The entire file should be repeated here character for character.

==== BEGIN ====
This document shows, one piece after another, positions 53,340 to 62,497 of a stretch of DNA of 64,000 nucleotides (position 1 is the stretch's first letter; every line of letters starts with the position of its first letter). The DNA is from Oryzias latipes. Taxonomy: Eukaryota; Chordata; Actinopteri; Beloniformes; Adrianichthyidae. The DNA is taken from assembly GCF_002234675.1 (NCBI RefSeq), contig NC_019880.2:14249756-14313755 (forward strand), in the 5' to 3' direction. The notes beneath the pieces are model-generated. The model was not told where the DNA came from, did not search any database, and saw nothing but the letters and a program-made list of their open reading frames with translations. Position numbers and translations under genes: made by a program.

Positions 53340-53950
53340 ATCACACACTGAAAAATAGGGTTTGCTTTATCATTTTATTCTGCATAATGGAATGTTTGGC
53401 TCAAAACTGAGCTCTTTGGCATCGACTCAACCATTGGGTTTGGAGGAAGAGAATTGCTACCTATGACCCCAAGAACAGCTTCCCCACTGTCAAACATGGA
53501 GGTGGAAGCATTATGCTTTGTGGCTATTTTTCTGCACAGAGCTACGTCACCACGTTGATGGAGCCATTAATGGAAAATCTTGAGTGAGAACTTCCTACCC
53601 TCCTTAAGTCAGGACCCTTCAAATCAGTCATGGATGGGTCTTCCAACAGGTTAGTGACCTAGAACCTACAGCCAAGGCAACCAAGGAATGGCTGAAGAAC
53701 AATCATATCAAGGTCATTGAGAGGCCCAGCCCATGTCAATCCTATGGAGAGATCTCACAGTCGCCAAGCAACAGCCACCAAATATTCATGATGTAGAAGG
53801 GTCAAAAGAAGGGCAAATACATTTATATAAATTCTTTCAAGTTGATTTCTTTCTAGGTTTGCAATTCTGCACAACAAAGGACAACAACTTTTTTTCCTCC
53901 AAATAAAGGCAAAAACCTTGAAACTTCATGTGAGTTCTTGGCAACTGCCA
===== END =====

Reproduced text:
This document shows, one piece after another, positions 53,340 to 62,497 of a stretch of DNA of 64,000 nucleotides (position 1 is the stretch's first letter; every line of letters starts with the position of its first letter). The DNA is from Oryzias latipes. Taxonomy: Eukaryota; Chordata; Actinopteri; Beloniformes; Adrianichthyidae. The DNA is taken from assembly GCF_002234675.1 (NCBI RefSeq), contig NC_019880.2:14249756-14313755 (forward strand), in the 5' to 3' direction. The notes beneath the pieces are model-generated. The model was not told where the DNA came from, did not search any database, and saw nothing but the letters and a program-made list of their open reading frames with translations. Position numbers and translations under genes: made by a program.

Positions 53340-53950
53340 ATCACACACTGAAAAATAGGGTTTGCTTTATCATTTTATTCTGCATAATGGAATGTTTGGC
53401 TCAAAACTGAGCTCTTTGGCATCGACTCAACCATTGGGTTTGGAGGAAGAGAATTGCTACCTATGACCCCAAGAACAGCTTCCCCACTGTCAAACATGGA
53501 GGTGGAAGCATTATGCTTTGTGGCTATTTTTCTGCACAGAGCTACGTCACCACGTTGATGGAGCCATTAATGGAAAATCTTGAGTGAGAACTTCCTACCC
53601 TCCTTAAGTCAGGACCCTTCAAATCAGTCATGGATGGGTCTTCCAACAGGTTAGTGACCTAGAACCTACAGCCAAGGCAACCAAGGAATGGCTGAAGAAC
53701 AATCATATCAAGGTCATTGAGAGGCCCAGCCCATGTCAATCCTATGGAGAGATCTCACAGTCGCCAAGCAACAGCCACCAAATATTCATGATGTAGAAGG
53801 GTCAAAAGAAGGGCAAATACATTTATATAAATTCTTTCAAGTTGATTTCTTTCTAGGTTTGCAATTCTGCACAACAAAGGACAACAACTTTTTTTCCTCC
53901 AAATAAAGGCAAAAACCTTGAAACTTCATGTGAGTTCTTGGCAACTGCCA